Enslaved potter-poet

Edgefield, SC

 

First time I see a jar rise up,

I be midwifed into life.

 

Understood how these pots and I be kin

––dismissed to what’s under foot.

 

I learned to turn and turn––

people the world with pots.

 

I pour my need into the knead

until forty thousand around me crowd,

 

but everything I love, I lose

so I want what I mold  to hold.

 

Even my empty pots

be full. One say:

 

I wonder where is all my relation

Friendship to all and every nation.

 

There are lanterns in my words––

every story got another story.

 

Some call me Dave the slave, if that’s all they got,

I say leave the rhymes to me.

 

When people look at me, a slave be

the first excuse they use not to see me.

 

I say praise me.  It won’t fall on deaf ears.

I catch praise like most people catch naps.

 

I am a 6-foot vessel of anything, but ordinary

a one of a kind with a Carolina shine.

 

I stepped out of the rows of cotton

to master the potter’s wheel.

 

I take the wind out of can’t.

with my mark, I make a mark.

 

I sign my name Dave.

I don’t write slave.

 

See if my pots and me put a spin on history.

See if we   hold   hold   hold.

 

 

 

 

 

 

 

 

 

 

 

 

 

 

 

after Sean Hill

 

With Carolina on my lips, I sing a quilt,

a crooked stitch that weaves its way around

my pie-shaped state that conjures food—

too sweet like amber iced tea or cake, red-velvet rich.

Too sweet, like the words I was raised on, words that say,

If you don’t have nothin nice to say, lace it with sugah.

There’s always more in the South, like the twos and threes

coming out of grandma’s mouth, Hush your mouth, chile.

These words not a command for silence but a signal for the teller

to keep on spinning cause her words hit bone.

Grandma’s words were codes—lit lanterns:

We gwine down yonder in the merrnin

Not a pronouncement to a destination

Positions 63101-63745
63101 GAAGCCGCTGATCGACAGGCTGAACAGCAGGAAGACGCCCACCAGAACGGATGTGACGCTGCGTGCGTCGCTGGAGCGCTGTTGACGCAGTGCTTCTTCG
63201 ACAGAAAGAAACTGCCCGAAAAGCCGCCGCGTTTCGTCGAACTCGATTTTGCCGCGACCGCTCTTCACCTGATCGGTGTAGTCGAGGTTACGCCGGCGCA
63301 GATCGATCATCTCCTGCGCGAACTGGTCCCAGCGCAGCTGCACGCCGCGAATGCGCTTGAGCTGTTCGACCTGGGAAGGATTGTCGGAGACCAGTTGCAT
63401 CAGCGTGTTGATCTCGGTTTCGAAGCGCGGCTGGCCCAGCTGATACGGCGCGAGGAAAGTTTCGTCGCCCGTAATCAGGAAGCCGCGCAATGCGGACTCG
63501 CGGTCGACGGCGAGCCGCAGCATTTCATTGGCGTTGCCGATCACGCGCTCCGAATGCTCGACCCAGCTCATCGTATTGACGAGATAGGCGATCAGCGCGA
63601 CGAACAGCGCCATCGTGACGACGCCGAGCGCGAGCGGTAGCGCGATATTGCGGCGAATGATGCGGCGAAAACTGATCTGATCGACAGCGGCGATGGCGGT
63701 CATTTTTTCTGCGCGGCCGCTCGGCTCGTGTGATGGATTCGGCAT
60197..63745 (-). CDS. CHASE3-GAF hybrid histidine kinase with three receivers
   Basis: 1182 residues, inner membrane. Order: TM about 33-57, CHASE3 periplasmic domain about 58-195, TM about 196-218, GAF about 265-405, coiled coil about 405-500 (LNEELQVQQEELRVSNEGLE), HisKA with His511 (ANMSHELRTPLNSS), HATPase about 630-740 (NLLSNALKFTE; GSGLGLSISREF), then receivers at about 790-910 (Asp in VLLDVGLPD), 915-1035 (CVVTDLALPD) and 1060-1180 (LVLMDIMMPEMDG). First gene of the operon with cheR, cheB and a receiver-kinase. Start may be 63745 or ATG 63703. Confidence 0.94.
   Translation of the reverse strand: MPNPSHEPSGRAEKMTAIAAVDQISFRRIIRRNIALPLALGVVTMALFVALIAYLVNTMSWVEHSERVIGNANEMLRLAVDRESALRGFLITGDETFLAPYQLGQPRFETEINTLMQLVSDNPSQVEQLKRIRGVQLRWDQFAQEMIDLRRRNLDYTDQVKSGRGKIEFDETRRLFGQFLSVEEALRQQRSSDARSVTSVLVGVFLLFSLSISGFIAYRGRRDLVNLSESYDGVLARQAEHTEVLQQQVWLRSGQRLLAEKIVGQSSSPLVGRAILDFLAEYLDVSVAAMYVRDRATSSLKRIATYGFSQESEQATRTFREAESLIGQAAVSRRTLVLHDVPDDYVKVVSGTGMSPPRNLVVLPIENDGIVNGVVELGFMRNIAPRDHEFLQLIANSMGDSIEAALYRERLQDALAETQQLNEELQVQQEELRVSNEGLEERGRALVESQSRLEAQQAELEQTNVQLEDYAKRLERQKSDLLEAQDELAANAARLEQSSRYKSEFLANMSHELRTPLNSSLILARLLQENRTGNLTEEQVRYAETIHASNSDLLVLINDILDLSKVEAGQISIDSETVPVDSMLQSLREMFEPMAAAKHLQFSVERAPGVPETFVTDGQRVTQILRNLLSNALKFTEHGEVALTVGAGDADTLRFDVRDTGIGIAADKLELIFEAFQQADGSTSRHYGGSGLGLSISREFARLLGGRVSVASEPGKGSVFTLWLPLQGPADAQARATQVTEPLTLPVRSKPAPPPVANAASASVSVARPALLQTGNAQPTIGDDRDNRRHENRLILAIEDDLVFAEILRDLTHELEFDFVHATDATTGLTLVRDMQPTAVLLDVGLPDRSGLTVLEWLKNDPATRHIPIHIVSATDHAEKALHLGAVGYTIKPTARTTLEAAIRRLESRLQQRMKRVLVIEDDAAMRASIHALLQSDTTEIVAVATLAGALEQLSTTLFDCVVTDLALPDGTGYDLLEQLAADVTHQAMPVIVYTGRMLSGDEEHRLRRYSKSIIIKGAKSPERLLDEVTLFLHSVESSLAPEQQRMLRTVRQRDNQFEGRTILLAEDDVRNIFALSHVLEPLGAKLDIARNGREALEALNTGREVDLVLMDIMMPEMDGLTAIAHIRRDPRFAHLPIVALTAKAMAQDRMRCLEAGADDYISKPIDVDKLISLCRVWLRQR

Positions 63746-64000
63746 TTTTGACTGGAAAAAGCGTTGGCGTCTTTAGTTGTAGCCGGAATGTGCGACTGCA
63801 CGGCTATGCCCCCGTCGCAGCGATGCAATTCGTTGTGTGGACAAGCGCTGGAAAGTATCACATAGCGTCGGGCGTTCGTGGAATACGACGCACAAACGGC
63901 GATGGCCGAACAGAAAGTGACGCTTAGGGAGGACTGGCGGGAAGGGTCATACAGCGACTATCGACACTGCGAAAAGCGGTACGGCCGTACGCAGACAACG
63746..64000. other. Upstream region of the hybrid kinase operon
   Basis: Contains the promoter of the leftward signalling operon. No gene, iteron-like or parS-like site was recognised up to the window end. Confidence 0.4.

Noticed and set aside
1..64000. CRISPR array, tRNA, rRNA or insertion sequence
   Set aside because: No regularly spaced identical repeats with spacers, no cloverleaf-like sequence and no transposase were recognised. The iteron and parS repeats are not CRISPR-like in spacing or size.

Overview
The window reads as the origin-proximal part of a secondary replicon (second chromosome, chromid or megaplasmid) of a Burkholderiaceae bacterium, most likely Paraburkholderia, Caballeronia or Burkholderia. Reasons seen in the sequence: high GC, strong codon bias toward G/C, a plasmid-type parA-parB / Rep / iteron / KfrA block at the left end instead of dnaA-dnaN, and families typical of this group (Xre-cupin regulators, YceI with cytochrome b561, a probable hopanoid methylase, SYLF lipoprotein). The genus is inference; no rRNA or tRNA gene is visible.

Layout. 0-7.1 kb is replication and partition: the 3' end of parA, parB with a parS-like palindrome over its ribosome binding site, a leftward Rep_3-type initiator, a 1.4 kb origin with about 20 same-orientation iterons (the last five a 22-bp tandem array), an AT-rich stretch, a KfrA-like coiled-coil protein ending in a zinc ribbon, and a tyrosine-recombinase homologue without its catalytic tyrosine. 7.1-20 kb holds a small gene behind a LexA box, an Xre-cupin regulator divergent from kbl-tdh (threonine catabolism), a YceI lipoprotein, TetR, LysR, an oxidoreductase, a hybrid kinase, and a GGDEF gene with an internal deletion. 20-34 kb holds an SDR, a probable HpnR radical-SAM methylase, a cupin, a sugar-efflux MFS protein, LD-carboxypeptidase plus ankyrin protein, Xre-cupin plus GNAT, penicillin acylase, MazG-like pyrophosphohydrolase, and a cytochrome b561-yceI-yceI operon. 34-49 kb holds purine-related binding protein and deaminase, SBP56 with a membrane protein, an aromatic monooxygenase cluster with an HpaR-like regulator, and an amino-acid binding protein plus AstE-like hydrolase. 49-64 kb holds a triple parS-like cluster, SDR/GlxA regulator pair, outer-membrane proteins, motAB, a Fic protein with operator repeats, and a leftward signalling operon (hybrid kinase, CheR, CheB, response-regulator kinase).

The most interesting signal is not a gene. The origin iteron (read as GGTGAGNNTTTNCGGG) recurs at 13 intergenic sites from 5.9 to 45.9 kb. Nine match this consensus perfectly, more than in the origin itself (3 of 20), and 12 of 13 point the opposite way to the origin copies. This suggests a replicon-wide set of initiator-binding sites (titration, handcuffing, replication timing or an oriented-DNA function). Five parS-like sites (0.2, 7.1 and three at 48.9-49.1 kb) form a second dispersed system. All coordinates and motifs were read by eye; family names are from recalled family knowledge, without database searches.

but a place where she’d teach a lesson

at her favorite fishing spot. By her foot,

a coffee can full of night crawlers,

in her mouth, a cigarette she barely puffed,

in her hands, a homemade fishing rod,

line steeped in the water waiting for hook tug.

She never said the word patience

just stood live oak–like,

grounded in her own wisdom,

a Baptist Buddha woman teaching

Be Here Now.

Her uncanny ways taught me

how to wait on the spirit.

Hunched in her favorite recliner,

King James Bible on the left—

her eyes forward, soaking in wrastlin.

Her faith rooted in the Lord and Ricky Steamboat.

I was rapt in how she’d contort herself,

as if she were head-locking demons,

choke-holding them in Jesus’s name.

Simultaneously burning tufts of her hair in a glass ashtray,

raked from her comb, so no one could work a root.

Grandma taught me the truth was a complex helix rising.

From her I learned how to watch as well as pray,

and how the shackled speak in double tongues.

As second daughter of a second daughter, I began life

as a shame-faced girl too shy to string together words.

I did not open my mouth until I had something to say.

I was busy looking in grown folks’ mouths,

collecting the old ways, placing them on my tongue.

My first language was scratched from the land:

sweet potatoes, collards, and black-eyed peas.

As a second daughter of a second daughter,

I straddle the abyss of the diaspora and the church pew,

where I learn to speak Afro Carolinian fluently.

Some call it a backwards tongue.

I call it a knowing, a spiritual

that will carry you forward

if you listen and learn how to sing it.

For Clayton “Peg Leg” Bates

Some people got two good feet
and still don’t know what to do.
My smoothness makes the argument
for just one. My other leg be long gone,
sacrificed to the cotton gin god.

They pinned my mangled mess down
to the kitchen table. Made me suffer more
under the hand of an unsterilized knife
with only a cotton bit to bear the pain.

I got up and spit out that terrible taste
of Jim Crow and pity. Spun my mama’s guilt
and worry into a dance that twists past
the neighbors’ prayer, gossip, and stares
of how he gonna make do with just one leg?

I strap on my dreams with tux, tails ,and flair.
Turn can’t into can without losing time
not even in my mind. This Fountain Inn son
done good, I knock beats on wood.
I’m a worldwide showstopper all right.

Shout rings around all those two-footers.
I’m the master of my own fate,
when the world cut me at the thigh
I don’t shuffle off in misery,
I get up on my one good leg and fly.

Dear you, make no apologies for yourself

because you are covered in a listening skin

Because every ache you feel is not your own

Because of the bowl of sorrow your mother carries

Because of your father’s wildfire moods

Because of how many rivers they crossed

Because of the lynching tree